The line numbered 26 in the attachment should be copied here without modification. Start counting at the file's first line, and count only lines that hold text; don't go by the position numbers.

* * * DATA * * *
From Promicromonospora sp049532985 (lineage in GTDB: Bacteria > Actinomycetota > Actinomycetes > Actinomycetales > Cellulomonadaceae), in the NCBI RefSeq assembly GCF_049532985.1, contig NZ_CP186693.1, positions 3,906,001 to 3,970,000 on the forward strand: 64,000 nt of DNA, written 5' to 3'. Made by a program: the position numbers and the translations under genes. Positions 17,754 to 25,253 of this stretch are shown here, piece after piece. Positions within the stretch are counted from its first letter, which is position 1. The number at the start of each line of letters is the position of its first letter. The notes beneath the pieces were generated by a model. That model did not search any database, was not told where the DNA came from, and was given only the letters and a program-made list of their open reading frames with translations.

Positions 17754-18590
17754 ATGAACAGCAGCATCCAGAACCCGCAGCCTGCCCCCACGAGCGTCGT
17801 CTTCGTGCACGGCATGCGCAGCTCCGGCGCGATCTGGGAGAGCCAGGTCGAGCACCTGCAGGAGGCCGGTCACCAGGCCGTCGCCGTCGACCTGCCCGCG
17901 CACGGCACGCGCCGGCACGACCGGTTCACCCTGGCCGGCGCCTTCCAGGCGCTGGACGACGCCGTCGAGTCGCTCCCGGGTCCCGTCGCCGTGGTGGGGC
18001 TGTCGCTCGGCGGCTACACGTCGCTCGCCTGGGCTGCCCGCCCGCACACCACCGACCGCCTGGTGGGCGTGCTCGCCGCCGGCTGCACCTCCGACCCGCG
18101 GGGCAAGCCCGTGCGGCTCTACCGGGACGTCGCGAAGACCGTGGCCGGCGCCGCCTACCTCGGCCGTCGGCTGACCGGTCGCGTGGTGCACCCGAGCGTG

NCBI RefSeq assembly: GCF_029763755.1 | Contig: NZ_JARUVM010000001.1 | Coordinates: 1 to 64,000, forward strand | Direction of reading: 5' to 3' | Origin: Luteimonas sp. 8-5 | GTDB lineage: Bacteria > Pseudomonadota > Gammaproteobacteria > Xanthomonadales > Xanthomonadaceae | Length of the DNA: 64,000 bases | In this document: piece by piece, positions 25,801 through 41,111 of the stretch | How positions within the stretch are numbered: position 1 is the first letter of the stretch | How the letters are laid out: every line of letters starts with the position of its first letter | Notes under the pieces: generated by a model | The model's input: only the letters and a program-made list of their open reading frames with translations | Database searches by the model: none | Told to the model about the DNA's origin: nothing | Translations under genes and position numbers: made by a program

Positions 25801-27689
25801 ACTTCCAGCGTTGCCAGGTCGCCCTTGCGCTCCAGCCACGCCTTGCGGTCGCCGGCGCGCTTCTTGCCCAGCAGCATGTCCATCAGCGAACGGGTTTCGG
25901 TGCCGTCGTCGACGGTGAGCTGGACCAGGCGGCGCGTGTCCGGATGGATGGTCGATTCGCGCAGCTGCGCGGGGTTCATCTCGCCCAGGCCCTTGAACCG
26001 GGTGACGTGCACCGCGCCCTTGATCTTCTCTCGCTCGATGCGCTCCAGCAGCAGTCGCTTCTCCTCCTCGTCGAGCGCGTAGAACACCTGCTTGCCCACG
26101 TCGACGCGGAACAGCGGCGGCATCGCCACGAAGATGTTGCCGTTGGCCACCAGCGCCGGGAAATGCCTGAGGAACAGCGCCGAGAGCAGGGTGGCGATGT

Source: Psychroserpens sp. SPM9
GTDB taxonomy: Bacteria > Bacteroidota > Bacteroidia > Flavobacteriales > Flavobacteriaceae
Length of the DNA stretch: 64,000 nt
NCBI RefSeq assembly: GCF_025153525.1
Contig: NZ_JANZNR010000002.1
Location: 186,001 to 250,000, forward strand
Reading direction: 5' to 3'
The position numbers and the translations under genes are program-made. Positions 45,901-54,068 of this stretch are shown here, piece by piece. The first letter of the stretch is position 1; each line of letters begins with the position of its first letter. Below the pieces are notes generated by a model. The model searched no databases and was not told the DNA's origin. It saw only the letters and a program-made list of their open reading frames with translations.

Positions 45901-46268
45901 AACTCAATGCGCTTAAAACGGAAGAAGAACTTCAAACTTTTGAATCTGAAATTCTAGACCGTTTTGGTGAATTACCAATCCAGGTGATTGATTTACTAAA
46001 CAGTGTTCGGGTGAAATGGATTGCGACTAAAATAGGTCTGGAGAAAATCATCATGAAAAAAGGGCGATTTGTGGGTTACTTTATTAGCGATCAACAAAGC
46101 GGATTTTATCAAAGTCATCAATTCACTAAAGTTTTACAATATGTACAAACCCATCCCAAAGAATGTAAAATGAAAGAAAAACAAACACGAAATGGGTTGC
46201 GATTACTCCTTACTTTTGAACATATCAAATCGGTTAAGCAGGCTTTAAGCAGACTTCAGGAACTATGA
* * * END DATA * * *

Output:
46201 GATTACTCCTTACTTTTGAACATATCAAATCGGTTAAGCAGGCTTTAAGCAGACTTCAGGAACTATGA